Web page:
Happily, a judge certified the birthdate that Chekina’s aunt verified and a passport went through. Then Daniel had to fight off the aid organization from the monastery. It tried blocking the adoption, claiming she was at risk of human trafficking.
When Daniel at last arrived at the Yaounde hotel in the safe haven of Cameroon to meet Chekina, he thought the obstacles were out of the way. But she wasn’t there. Tuesday came and went. So did Wednesday, Thursday and Friday.
Saturday he gave up. He was in the airport lounge about to get on a plane home when the Wi-Fi kicked in and messages flooded his iPad. Chekina was on her way.
The next morning at the hotel, the front desk called. He took the elevator down, the doors opened and Chekina ran to him with a hug.
“It made me feel like I better go through this adoption,” he said.
She had a blank look and a stare that seemed to take in nothing. It had been six months since her parents were killed. Daniel figured the pain was too fresh.
Her family said the men who killed her mother still threatened the young witness.
“She was literally in hiding from what I was told,” he said. “The family wanted her out of there.”
When Daniel got back to the United States, the formal and maddeningly slow adoption process churned on. He had to take a class, get home study and apply for an immigration visa.
He called the Homeland Security office in Oklahoma so often, they stopped calling him back.
The U.S. embassy in Cameroon stopped taking his calls, too.
He was traveling when he finally got word last winter that she was cleared to leave. He hired a nanny to pick her up and make the 6,000 mile, 20-hour trip home.
Chekina landed in Buffalo on Feb. 22, 2015.
Despite her surroundings, Chekina’s transition has been difficult.
Once when he took her to a tennis lesson, she sat down and refused to budge. Then there was the time she was angered over something and went for kitchen knives. He told her he was tempted to call a travel agent and get her a plane ticket back to Bangui.
Yet, he believes, her strong personality helped her survive the horrors she witnessed.
She smiles more now. She hugs and kisses him hello. She washes the dinner dishes. She’s grown at least an inch.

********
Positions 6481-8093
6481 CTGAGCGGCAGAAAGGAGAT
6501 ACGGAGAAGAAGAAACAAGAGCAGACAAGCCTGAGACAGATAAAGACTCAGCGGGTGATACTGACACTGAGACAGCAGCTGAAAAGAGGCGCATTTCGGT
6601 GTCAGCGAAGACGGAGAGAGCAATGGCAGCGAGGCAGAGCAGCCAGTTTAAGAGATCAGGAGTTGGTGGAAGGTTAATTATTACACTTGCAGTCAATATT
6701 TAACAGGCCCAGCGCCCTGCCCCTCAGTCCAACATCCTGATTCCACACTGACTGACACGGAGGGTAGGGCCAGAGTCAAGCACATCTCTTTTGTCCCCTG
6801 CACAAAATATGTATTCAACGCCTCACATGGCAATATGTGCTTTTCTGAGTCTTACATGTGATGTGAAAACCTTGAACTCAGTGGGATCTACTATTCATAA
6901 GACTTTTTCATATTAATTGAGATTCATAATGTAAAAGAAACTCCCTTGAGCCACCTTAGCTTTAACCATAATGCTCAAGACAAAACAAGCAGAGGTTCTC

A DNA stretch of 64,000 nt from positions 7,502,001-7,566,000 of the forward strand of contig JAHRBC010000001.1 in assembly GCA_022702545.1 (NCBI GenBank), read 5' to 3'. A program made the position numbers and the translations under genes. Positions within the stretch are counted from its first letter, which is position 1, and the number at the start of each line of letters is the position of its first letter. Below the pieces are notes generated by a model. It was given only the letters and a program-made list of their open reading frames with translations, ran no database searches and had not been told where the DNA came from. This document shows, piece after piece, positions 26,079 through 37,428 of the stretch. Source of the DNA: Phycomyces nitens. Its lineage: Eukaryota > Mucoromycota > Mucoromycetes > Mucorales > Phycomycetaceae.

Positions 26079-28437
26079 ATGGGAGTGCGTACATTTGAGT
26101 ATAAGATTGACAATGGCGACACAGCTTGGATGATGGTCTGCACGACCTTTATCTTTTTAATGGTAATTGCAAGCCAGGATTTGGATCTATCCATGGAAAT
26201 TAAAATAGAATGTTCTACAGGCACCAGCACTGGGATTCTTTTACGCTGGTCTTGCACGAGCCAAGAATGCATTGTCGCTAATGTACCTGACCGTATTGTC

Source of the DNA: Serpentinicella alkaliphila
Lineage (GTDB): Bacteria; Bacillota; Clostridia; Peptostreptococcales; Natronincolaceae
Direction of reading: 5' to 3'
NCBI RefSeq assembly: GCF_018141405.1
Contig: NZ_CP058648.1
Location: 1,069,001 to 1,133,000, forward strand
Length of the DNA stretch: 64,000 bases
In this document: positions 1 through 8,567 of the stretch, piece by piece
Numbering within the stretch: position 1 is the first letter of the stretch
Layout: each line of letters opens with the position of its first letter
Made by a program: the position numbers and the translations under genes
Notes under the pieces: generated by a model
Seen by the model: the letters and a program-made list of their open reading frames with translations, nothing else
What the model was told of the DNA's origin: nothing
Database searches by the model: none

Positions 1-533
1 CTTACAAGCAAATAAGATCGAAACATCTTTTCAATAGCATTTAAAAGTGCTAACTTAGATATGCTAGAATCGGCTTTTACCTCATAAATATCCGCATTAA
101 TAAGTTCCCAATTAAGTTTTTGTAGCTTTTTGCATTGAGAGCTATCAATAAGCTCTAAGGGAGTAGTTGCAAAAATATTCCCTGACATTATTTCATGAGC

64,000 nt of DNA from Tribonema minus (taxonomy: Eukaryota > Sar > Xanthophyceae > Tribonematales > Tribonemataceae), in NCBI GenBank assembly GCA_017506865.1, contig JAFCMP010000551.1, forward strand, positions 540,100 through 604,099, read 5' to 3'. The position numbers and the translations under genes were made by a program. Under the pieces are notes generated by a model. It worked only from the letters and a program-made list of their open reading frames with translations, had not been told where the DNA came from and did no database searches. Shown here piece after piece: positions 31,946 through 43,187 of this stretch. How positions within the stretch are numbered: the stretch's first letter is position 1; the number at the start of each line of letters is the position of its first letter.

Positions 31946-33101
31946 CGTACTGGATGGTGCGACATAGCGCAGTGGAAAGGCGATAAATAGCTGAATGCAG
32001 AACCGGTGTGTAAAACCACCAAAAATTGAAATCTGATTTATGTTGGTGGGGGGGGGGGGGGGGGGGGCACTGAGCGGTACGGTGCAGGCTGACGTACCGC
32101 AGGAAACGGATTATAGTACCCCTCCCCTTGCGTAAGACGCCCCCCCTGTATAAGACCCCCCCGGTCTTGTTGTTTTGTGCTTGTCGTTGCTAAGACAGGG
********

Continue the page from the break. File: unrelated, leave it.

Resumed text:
This spring, Ann Curry came for a visit and to do a follow-up story on Chekina. After that story aired last month, a woman in Indiana tracked down Daniel. She, too, went to Africa in search of Chekina. Instead she wound up adopting other children at an orphanage.
“I’m happy that three kids benefited from Chekina’s story,” Daniel said.
On a recent afternoon after school, Chekina offered a tour of her bedroom, stepping lightly up the staircase that wound up from the foyer. She was lithe like a dancer, in stripped leggings and a T-shirt with a bright parrot applique.
She talked as she jumped on her big bed beneath a painting of an African village with orange-pink sunset sky.
Then she climbed down and lifted her arms as she sang a song that fit her new home. Half in French and half in English, the hit from Disney’s “Frozen” was recognizable.
“Let it goooo! Let it goooo!”
Her grace and confidence make Daniel proud. She finishes second grade at Sheridan Hill Elementary School in Clarence next week.
As she sat with her homework at the kitchen table, Daniel paused to coax her away from her iPad.
“Ant, ax, apple,” he said. “Write them all down. … You gotta do less playing and more homework.”
He now knows he was right to help the little girl he saw when he switched on the TV after work that night in January.
One day, Chekina would like to return to her homeland.
That is also what Daniel wants, so she can help others as she was helped.
“She has to give back what life has given to her,” he said.